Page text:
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#woodworker #treeoftheyear #gala

The German forest is not yet out of the woods. The trees still suffer from the acid rain of the 80s. We owe them a better environment: In Berlin Grunewald, Hendrik Quast and Maika Knoblich felled a sick German oak with the Berliner Forsten. Under the protective roof of the Sophiensaele, forestry workers and in-house technicians re-erect the tree on stage of the Festsaal within six hours. Its dead branches are celebrated as the first tree of the year 1989. The “gala for the Ur-Forst” is supported by the young singers of the Knabenchor Berlin and members of a professional carving club and their chainsaws. 

On the rotunda of the Mühlheimer Ringlokschuppen, the artists adapted the project in 2015 for the Impulse Festival. An outdoor version realised together with a local climbing school and the children's choir of the Duisburg Opera. It was also part of the “Long Night of Industrial Culture".

Trailer Outdoor-Version 

(german language, no subtitles) 

Tree felling in Mülheim city forest on 12 June 2015 

Concept, text, performance Hendrik Quast, Maika Knoblich

Vocals Knabenchor Berlin
Carving Josef Kucera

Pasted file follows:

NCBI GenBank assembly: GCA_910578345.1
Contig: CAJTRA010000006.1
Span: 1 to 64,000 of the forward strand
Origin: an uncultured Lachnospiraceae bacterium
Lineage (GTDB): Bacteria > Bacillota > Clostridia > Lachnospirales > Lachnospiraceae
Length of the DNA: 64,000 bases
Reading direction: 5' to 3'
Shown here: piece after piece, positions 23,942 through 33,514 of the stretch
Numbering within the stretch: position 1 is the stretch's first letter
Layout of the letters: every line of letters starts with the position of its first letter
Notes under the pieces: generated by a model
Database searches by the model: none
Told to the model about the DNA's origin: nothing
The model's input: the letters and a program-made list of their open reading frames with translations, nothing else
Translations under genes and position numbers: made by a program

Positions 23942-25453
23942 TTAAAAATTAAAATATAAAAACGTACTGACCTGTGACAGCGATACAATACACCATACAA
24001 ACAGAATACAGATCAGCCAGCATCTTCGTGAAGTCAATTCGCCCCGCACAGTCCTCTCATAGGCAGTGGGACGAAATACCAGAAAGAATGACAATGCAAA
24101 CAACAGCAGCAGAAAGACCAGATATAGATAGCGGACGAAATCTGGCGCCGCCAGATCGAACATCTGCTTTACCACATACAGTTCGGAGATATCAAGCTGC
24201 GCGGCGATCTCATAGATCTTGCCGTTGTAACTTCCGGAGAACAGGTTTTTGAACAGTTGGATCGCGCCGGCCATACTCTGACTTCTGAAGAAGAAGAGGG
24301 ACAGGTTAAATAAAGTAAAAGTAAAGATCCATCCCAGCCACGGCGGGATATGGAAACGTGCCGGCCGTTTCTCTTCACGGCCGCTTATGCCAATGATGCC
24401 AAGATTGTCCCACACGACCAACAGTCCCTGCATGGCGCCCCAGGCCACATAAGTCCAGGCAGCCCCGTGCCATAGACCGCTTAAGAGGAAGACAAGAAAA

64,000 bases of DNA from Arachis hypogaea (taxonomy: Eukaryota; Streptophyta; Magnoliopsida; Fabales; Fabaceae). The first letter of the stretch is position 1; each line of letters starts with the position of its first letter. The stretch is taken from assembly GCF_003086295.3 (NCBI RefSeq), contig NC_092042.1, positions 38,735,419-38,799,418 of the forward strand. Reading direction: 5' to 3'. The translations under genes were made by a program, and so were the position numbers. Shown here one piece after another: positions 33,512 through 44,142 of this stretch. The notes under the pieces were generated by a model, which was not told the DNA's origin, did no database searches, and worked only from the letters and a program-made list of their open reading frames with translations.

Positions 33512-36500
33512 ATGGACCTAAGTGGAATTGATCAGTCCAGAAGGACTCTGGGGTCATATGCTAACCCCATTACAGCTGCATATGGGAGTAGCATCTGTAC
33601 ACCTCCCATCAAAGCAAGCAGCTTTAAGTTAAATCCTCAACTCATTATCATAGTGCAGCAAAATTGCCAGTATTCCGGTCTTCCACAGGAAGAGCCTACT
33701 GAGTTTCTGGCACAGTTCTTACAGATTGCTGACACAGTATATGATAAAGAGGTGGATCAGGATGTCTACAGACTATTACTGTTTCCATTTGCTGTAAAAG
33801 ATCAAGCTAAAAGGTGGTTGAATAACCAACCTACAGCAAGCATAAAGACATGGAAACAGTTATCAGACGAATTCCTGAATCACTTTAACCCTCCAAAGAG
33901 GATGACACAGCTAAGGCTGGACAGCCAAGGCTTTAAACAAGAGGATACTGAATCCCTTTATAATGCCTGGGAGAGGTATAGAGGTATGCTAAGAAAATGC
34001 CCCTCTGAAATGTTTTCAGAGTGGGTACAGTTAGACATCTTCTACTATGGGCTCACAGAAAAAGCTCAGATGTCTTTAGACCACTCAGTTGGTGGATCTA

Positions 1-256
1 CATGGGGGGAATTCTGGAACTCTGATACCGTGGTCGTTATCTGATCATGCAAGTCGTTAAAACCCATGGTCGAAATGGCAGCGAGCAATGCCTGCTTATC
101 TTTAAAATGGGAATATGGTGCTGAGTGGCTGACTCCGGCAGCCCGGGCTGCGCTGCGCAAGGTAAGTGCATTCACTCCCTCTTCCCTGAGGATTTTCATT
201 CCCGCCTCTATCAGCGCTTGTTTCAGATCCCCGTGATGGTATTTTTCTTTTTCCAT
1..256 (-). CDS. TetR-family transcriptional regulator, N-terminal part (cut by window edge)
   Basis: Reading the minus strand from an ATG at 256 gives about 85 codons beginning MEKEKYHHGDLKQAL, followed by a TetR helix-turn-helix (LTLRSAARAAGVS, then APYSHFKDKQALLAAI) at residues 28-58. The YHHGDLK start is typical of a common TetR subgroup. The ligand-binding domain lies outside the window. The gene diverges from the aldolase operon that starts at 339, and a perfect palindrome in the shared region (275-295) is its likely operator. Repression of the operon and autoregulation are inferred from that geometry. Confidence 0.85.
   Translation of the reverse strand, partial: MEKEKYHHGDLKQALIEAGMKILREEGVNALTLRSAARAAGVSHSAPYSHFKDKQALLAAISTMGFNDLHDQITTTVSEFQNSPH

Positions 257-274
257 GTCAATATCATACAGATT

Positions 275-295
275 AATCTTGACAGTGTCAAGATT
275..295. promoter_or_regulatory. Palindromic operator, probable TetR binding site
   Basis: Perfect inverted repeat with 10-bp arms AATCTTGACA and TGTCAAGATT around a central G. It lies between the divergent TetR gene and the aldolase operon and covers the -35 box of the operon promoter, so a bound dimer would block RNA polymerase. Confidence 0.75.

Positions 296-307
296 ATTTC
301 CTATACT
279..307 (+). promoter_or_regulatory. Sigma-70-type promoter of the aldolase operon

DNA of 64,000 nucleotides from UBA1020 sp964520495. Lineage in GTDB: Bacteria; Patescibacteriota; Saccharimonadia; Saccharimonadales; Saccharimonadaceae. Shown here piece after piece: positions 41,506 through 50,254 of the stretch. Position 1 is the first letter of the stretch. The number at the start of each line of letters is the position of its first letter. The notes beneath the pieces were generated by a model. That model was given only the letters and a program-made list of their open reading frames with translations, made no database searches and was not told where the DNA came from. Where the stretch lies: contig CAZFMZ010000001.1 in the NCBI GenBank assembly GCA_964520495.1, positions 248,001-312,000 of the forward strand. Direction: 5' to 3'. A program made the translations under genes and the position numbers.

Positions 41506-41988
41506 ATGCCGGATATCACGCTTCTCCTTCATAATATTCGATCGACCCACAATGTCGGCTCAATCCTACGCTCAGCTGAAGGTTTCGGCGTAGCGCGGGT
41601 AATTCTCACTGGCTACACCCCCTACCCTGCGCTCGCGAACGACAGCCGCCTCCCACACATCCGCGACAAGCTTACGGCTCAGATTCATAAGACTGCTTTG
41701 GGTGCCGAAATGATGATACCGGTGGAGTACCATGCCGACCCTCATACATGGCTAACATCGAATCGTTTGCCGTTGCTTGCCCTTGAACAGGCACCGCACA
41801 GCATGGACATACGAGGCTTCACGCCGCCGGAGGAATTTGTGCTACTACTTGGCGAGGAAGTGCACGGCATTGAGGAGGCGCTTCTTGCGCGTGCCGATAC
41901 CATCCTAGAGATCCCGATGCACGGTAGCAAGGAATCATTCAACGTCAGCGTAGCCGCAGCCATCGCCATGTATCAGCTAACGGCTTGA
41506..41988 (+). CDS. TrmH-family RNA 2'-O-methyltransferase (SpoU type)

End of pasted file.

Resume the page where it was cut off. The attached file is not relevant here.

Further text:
Sound Katharina Stephan
Light Florian Bach 


Outdoor Adaption 
Mülheimer Ur-Forst (Outdoor-Adaption, 20.06.2015) am Ringlokschuppen, Mülheim a. d. Ruhr – Festival Impulse 2015 & Lange Nacht der Industriekultur

Co-production SOPHIENSAELE, Quast & Knoblich

Funded by Senatsverwaltung für Kultur und Europa

Photos © MH Junicke


Premiere 15.02.2014, Berlin Sophiensaele

Quast and Knoblich manage to make something like "sustainability" tangible in times of environmental encyclicals and climate summits.


Nachtkritik 21 June 2015, Friederike Felbek


The festival ends with an astonishingly simple contribution about how humans transform nature into art and representation. However, its intellectual complexity packs the punch (...) The most beautiful and simple approach to summarise the presumptuous and successful striving of humans to constantly act on behalf of others – with fatal consequences.


Theater heute, September 2015, Dorothea Marcus

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